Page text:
and squirrels. It was a misty November morning and the

footing was damp, so my footsteps made little sound. I

skirted a tight knot of pecan saplings, and-all hell broke

loose. There was a wild flapping, and a pair of turkey

gobblers took off. Up ahead, six more turks ran frantically

into the heavy cover ... I was more surprised than the

turkeys. If anybody had told me turkey were using here,

I'd have called him a liar.

So now you know why I was here before dawn on the

opening day of the deer and turkey season, wearing

camouflage clothing and carrying my 12 gauge Winchester

pump loaded with No.4 shells. This time, if I crossed trails

with turkeys, it would be no accident.

From the sign I had studied last Saturday, it appeared

that the turkeys drifted up this creek regularly to feed on

acorns. So, when I came to a fallen pecan tree that blocked

part of the creek bed, maneuvering strictly by feel, I

crawled in under the supporting branches and settled myself

as comfortably as possible for the long wait I figured

was coming.

I was right about the wait. It was well after daybreak

before enough light filtered through the overhead treetops

to make anything visible in the creek bed. There were

sounds enough. A squirrel hopped from a pecan tree and

kicked up an enormous racket in the leaves. A woodpecker

dropped on the trunk of the very tree where I was hiding,

and his busy bill rapped out a resounding chorus.

By eight o'clock, my cramped (Continued on page 44)

-tUNS MAY 1960 25



Crosman repeater is type

of pellet gun advocated

by white hunter for athome

reaction training.

OFTEN FEEL SORRY for clients when, facing a

trophy they want badly, they mess up the shot. When

one thinks of the time and money involved in getting to

Africa for that long-dreamed-of safari, one is amazed at

the poor preparation some sportsmen make for it. The same

thing goes for all hunting, or certainly for all big game

hunting. Even if it's a hunt within your own continental,

national, or even your own state borders, you spend money

for the trip and equipment and it only makes sense that

you should also spend some time and thought in preparation

to avoid disappointment, embarrassment, and (out

here) even danger.

Some hunters seem to expect to learn to shoot after they

arrive here. Others do squeeze in a half-hour or so of


Professional Hunter, Kenya, East Africa

Jenvy's Safari truck sports battery in many calibers

but hunter uses .22 repeater to keep alert.

practice at home, and think they're ready if they plunk in a

bullet or two with careful aim from a well-padded prone

position. They never think of physical condition-yet

physical condition can make or break a vital shot after a

difficult stalk.

Practice for safari, or for any big game hunt, should

approximate the conditions you are likely to encounter

on the hunt itself. It isn't likely that you can simulate the

hell of a thump your heart gives when you are suddenly

confronted, close up, with a bull rhino-but you can

practice in such a way that you will be reasonably prepared

to shoot well in spite of that excitement, and in

spite of the hard breathing and shaky muscles resulting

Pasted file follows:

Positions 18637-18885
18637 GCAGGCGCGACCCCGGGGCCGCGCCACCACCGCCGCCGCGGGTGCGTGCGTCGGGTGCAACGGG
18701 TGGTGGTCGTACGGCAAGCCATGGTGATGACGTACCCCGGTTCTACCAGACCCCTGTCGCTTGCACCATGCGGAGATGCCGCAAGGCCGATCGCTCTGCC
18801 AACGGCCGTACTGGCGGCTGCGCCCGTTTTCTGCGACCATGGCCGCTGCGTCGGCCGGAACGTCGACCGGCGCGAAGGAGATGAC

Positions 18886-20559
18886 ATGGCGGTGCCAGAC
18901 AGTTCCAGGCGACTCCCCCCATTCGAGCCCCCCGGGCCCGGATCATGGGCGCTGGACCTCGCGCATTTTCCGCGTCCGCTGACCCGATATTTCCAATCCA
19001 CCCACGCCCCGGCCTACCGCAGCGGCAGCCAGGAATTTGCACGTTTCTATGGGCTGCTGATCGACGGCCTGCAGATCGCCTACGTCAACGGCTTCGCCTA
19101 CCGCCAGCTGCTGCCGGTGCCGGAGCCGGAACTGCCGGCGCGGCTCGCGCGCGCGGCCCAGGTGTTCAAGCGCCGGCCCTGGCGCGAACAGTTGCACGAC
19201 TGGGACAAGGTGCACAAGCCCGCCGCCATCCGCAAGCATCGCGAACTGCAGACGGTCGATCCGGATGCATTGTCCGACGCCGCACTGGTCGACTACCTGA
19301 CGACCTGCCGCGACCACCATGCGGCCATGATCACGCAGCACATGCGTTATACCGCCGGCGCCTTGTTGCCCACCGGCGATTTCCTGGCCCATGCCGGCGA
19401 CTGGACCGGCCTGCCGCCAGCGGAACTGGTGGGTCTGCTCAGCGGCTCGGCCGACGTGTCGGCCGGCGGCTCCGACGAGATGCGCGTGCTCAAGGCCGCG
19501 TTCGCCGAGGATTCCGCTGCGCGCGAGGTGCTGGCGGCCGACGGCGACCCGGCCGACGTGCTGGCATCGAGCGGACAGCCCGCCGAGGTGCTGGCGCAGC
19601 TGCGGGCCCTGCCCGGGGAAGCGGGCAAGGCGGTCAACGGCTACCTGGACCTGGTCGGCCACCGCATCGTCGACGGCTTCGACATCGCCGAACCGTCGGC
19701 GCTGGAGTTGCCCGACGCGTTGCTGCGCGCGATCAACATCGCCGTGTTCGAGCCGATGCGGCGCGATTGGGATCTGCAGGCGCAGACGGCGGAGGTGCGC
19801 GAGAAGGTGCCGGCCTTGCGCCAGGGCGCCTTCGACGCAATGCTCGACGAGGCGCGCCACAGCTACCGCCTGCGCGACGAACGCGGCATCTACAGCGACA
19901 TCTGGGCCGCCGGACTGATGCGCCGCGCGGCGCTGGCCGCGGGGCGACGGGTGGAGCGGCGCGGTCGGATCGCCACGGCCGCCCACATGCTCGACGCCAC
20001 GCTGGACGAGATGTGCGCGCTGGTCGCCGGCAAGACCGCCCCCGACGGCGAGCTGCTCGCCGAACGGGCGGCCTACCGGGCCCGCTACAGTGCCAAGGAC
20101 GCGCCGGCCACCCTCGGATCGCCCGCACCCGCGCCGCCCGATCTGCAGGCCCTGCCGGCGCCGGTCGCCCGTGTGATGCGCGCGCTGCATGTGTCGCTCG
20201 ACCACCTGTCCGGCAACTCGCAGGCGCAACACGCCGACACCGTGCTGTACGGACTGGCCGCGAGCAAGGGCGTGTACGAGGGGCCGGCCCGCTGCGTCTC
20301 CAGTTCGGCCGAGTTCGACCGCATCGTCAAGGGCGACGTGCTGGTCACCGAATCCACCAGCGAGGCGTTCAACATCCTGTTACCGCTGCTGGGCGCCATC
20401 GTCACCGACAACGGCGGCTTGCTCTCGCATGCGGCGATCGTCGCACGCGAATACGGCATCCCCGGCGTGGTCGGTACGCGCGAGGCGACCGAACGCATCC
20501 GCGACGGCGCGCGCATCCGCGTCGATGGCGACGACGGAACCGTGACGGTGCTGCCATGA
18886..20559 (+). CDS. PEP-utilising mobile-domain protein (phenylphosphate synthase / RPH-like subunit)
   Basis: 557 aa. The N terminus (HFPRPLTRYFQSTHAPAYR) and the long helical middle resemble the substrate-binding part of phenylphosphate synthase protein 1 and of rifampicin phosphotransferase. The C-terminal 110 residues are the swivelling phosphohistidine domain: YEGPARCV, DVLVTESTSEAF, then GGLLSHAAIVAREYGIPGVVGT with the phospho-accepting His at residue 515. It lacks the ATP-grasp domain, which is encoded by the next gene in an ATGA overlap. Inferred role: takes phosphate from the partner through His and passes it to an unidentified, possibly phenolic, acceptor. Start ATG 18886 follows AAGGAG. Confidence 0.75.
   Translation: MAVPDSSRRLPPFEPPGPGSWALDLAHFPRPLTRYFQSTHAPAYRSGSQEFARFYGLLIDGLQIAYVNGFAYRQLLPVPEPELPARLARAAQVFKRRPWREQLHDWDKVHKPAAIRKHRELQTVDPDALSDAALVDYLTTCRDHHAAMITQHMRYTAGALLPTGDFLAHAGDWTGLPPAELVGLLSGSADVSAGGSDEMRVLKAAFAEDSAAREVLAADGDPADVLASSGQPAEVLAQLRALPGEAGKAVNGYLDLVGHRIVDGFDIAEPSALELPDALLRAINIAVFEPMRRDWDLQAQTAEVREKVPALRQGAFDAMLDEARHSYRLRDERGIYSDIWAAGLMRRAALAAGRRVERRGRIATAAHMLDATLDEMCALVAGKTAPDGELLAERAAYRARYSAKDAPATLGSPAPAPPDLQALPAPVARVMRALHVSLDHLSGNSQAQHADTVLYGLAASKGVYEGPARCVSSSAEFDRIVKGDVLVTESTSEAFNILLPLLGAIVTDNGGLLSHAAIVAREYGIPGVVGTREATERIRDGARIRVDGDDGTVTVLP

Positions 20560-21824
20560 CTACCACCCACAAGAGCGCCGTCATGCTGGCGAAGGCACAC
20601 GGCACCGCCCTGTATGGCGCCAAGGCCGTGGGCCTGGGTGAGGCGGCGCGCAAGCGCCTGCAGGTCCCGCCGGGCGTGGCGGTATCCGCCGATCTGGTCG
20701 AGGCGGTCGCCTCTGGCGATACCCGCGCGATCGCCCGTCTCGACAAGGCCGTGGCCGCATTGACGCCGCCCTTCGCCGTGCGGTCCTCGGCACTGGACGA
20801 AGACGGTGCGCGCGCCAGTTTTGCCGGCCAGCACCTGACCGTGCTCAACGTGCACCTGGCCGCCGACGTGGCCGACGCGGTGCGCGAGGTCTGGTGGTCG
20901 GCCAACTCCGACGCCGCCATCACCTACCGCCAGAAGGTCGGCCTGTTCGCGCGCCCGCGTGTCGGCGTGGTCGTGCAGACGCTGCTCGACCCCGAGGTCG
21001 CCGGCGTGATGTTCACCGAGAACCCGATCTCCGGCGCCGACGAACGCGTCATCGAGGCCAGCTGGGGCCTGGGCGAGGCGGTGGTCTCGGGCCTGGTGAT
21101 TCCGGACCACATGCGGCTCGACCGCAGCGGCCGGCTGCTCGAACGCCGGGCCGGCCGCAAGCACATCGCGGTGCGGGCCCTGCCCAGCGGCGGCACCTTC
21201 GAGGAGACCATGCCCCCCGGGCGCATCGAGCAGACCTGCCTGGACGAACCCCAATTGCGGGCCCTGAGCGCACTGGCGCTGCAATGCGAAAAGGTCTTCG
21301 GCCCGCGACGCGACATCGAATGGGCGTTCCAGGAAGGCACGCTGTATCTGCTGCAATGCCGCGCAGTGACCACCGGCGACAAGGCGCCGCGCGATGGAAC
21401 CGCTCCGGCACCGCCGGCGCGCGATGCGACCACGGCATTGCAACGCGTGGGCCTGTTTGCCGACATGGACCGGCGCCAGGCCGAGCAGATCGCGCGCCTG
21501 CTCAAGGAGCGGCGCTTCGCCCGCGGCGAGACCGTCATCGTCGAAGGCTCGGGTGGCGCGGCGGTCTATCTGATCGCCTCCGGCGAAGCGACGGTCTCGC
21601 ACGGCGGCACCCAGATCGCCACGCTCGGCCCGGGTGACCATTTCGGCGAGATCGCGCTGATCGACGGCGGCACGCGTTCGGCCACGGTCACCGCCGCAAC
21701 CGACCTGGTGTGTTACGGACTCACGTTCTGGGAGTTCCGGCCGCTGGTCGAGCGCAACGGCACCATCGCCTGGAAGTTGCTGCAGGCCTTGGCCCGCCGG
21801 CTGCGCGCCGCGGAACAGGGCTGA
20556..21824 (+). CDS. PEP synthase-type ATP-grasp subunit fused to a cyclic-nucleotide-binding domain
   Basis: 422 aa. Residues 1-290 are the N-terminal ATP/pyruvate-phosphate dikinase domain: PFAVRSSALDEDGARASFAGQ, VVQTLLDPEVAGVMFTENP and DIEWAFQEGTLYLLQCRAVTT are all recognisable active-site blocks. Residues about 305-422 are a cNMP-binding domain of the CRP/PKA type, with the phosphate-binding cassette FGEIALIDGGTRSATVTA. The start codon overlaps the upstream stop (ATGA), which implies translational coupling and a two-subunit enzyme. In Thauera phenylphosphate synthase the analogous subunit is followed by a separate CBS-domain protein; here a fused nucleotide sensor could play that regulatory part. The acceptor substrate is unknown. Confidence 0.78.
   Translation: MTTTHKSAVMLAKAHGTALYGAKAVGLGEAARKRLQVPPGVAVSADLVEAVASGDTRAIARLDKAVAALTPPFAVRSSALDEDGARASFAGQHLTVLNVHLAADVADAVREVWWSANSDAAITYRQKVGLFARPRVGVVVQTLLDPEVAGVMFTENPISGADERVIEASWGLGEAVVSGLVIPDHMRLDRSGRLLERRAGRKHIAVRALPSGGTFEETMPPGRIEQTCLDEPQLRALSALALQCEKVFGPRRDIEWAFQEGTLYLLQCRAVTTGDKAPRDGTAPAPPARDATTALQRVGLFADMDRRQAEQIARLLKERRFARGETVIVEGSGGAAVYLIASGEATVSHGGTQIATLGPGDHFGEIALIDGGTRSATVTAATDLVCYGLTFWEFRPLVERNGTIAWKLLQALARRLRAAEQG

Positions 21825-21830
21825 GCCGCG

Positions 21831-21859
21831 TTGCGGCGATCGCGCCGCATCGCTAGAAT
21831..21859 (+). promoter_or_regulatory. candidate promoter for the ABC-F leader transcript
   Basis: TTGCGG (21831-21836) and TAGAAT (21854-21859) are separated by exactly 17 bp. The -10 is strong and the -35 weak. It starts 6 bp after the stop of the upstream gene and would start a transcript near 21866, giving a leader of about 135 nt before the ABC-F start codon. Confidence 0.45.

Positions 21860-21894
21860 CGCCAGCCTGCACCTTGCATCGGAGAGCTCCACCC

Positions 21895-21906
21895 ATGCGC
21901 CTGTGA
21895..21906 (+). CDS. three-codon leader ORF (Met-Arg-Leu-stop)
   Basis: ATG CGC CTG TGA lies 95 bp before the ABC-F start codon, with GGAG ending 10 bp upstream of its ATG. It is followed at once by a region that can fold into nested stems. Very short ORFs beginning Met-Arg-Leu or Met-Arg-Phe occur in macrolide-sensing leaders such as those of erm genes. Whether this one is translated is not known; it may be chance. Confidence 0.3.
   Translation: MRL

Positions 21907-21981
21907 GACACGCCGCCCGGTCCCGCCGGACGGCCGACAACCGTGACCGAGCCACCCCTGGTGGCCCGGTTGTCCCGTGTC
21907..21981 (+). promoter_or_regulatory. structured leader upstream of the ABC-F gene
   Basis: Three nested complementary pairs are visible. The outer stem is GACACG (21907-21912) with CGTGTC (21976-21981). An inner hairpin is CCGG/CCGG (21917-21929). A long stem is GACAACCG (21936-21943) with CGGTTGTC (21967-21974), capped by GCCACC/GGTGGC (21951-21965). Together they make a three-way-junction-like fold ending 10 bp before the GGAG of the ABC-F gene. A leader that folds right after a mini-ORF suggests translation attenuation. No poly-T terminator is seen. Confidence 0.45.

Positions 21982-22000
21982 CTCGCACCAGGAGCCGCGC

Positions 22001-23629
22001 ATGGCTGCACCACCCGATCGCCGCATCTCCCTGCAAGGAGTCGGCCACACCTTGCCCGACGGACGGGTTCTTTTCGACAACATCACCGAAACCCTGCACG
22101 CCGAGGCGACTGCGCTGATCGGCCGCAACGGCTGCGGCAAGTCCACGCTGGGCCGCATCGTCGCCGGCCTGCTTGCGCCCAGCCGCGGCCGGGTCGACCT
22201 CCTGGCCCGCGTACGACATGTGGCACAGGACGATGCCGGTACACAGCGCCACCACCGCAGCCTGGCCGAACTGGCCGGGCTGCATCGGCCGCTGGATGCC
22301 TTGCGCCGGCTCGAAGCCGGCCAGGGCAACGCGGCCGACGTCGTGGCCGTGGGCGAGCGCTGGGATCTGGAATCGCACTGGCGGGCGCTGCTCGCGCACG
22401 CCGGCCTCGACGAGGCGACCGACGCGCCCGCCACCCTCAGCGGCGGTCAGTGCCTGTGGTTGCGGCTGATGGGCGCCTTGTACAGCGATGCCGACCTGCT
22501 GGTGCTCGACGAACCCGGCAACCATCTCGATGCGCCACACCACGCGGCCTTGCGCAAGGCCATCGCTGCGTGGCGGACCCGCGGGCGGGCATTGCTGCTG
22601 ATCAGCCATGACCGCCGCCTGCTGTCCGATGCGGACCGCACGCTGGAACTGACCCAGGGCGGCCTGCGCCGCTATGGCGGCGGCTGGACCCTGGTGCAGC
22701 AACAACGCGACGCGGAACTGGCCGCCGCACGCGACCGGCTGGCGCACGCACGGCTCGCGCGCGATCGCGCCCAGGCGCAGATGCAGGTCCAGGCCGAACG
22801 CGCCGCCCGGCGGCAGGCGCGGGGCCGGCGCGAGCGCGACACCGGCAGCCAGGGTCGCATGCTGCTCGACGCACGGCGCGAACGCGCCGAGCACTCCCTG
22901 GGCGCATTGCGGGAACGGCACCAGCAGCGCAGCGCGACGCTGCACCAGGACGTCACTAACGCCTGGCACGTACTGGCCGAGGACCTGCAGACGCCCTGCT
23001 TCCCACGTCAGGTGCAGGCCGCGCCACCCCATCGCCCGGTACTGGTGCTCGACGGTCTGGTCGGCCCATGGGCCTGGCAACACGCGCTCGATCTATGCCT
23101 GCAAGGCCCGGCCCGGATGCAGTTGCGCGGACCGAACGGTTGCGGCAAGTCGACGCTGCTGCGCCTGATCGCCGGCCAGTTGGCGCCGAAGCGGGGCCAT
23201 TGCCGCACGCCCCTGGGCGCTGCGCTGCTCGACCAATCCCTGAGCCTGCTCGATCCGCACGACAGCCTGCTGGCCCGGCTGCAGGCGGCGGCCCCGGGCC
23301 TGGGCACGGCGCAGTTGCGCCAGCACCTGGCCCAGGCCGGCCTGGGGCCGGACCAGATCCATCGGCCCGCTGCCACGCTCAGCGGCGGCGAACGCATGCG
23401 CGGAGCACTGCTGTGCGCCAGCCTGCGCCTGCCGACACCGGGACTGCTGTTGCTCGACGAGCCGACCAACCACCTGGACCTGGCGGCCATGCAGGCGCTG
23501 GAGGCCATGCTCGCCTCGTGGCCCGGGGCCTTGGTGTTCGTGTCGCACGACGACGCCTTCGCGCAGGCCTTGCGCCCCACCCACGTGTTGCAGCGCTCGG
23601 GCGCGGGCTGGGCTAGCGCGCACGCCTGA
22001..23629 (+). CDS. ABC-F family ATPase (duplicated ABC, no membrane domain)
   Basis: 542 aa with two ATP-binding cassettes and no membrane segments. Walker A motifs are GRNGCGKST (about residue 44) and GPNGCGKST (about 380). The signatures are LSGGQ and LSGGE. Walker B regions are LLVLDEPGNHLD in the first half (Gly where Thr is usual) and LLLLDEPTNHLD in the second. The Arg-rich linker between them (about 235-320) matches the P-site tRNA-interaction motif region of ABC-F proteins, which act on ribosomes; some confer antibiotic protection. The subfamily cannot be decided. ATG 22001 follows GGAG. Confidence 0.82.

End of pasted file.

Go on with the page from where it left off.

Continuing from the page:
from the stalk that brought you up to that rhino. You

26 GUNS MAY 1960


can do it, if need be, in your own back yard-with a BB


Exactly what conditions are you going to face when

that sh{)t is offered? Whether it's a shot at one of your own

deer or at a fine tusker, it's not going to be like prone

shooting on your home range. Likely enough your heart

will be pumping from exertion; you'll be wet with sweat

and dry.mouthed from excitement; and you'll be tense

with the knowledge of how vital it is to you that you hit,

and hit well, this trophy you've come so far to get. Out

here, it's vital to your white hunter, too. The dull thump

of a "perfect" belly shot will mean, to him, that he's got

a beast to run down and kill. If it's one of "the big five,"

Where do you aim, when do you

shoot, at two tons of charging

rhino hided in 4" leather? At

right, ivory on good elephant

may weigh 100 pounds each: will

facing these on hoof scare you?

Big Rigby sidelock rifle

.470 stops thick skinned

game at 50 yards or less.



First shot has wounded buff-can you stop him with

coolly-aimed shot before he gets into high grass?

GUNS MAY 1960 27

Too far for elephant-follow up, get close.

At right-close enough? Will tree distract

your aim? Miss, and you chase him in the bush.

Idyllic camp life of African hunt is pleasant contrast

to pulse-pounding danger of follow-up after bad shot.

Author's camp is often near Kilimanjaro, storied high

land of Kenya. Much game still abounds in East Africa.

that's a nasty job, one that has cost the l.ives of many

hunters, professional and amateur.

Let's look at a typical situation; or maybe two.

You and I have done some plains game hunting, and

you've acquitted yourself well. Now we're on the tracks of

a bull elephant in a miombo forest in southern Tanganyika.

It is October. The grass fires went through in July and

underfoot are dry, crackling, fallen leaves. There is no

underbrush, just the tall, grey.and.black trunks of trees.

You think the elephant will be sighted a long way off in

such open forest, you have made up your mind to make

the brain shot. That's O.K. with me. You have been shoot·

ing well, have listened to what you have been told of the

difficulties of the shot, and if you still feel you can pull

it off, fine.

Those last droppings were hot; I tell you it won't be

long now. Your heart leaps and commences a steady

thumping. I am listening intently, and so are all the others,

and you wish your heart would slow down so you could

listen too. But, you think, you will have time to calm down

after the game is sighted.

Everyone is walking very softly now, and you con·

centrate on walking quietly too, peering ahead, still wish·

ing your heart would slow down. You are so intent that

you nearly bump into me. I have stopped and am pointing

ahead. "You see him?" I ask.